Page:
Thursday, May 6, 2010
Today the US stock markets and markets throughout Europe plunged. Working-class observers suggest that increased volatility in the markets signal more manipulation of the markets--and some wealthy investors profiting from the panic.1 In Greece, workers continue to protest austerity programs to service its debt to Western European powers.2 Neoliberal policies in other European nations have put other working-class people in peril, including people in Portugal, Spain, Italy, and Ireland.3 Conditions for workers worldwide have deteriorated to starvation levels, particularly in India, where food prices have increased more than 20%.4 In the US, British Petroleum's oil spill near Louisiana may be the largest ecological disaster in the nation's history, threatening to create increases in gas prices and sea food, while destroying the seafood industry in the area.5
Tuesday, April 27, 2010
Lloyd Blankfein, CEO of Goldman Sachs (Source: UK Guardian)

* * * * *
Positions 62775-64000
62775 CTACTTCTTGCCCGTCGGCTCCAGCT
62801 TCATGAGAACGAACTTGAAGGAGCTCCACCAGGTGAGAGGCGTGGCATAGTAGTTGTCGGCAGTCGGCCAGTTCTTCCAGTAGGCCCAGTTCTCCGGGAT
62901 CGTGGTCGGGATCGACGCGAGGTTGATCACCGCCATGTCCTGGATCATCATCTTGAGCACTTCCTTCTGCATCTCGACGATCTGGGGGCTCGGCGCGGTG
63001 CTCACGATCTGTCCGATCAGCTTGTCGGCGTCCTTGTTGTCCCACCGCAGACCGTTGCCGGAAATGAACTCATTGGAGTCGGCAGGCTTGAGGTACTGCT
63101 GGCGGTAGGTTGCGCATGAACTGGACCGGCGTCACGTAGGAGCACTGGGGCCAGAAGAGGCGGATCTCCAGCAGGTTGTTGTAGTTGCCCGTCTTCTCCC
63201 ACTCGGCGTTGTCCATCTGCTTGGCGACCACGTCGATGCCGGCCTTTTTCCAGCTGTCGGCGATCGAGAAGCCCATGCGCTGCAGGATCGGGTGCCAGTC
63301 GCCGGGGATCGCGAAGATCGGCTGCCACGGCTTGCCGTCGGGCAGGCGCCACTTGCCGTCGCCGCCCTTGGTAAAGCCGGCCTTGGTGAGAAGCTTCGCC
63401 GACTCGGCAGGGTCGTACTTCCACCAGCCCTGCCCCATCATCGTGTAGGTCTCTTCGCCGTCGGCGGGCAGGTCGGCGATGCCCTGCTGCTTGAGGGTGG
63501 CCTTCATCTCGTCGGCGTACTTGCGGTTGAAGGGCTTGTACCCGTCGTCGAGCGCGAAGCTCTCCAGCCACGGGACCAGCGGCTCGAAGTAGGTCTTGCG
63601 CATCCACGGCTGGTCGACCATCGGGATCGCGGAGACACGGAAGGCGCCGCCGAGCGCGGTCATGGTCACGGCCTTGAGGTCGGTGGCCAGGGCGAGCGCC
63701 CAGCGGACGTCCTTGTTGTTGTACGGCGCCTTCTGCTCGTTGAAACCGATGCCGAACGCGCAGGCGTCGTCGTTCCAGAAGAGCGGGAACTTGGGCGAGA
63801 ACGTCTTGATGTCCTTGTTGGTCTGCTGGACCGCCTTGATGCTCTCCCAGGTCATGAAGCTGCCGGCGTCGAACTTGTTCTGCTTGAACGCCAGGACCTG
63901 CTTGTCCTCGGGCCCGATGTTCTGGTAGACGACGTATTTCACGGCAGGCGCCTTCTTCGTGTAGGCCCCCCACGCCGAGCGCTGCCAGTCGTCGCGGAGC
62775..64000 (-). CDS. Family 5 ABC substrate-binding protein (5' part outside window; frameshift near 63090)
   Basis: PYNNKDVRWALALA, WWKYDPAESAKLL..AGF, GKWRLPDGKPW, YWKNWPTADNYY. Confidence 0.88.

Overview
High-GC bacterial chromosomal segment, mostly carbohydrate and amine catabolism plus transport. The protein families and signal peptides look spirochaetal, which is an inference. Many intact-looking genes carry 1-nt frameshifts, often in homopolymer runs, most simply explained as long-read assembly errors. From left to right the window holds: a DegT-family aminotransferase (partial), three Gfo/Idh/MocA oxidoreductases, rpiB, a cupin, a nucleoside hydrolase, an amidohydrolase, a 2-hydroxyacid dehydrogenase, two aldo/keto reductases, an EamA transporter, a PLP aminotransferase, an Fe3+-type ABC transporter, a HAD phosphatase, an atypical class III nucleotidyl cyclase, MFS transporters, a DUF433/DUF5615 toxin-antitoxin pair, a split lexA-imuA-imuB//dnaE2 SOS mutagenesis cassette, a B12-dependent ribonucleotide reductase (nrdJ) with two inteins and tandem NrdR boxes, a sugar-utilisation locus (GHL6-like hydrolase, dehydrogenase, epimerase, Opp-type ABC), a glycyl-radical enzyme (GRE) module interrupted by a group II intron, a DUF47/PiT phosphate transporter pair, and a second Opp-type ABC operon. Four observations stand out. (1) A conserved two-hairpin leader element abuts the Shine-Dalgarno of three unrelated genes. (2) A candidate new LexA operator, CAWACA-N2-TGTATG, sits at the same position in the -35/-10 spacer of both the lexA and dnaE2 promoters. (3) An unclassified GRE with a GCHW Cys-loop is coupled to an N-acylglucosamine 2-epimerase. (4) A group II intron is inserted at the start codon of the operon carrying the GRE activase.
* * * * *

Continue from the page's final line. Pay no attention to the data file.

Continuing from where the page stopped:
The US Senate Governmental Affairs Subcommittee held hearings today examining the role of Goldman Sachs in the banking crisis. There were great theatrics as Senators Carl Levin and Claire McCaskill grilled Goldman executives about how GS employees sold junk stocks and derivatives to their clients.
The hearings sound very much like the testimony by Enron executives involved in undermining the energy industry. Unfortunately, many politicians, Democrats as well as Republicans, are beholden to Wall Street, and working-class people are skeptical that any politicians are looking out for them.
GS has also been implicated in hiding problems in Greece's economy. Greece appears to be close to bankruptcy, along with several other European nations, including Portugal, Spain, and Ireland. In 2008, Goldman was heavily involved in oil futures as prices rose and fell--and they, along with JP Morgan, were implicated in manipulating the markets.
In other stories, there is more rumbling on the Chinese real estate bubble as capitalism runs rampant there and the wealthy squeeze out more surplus value from their workers.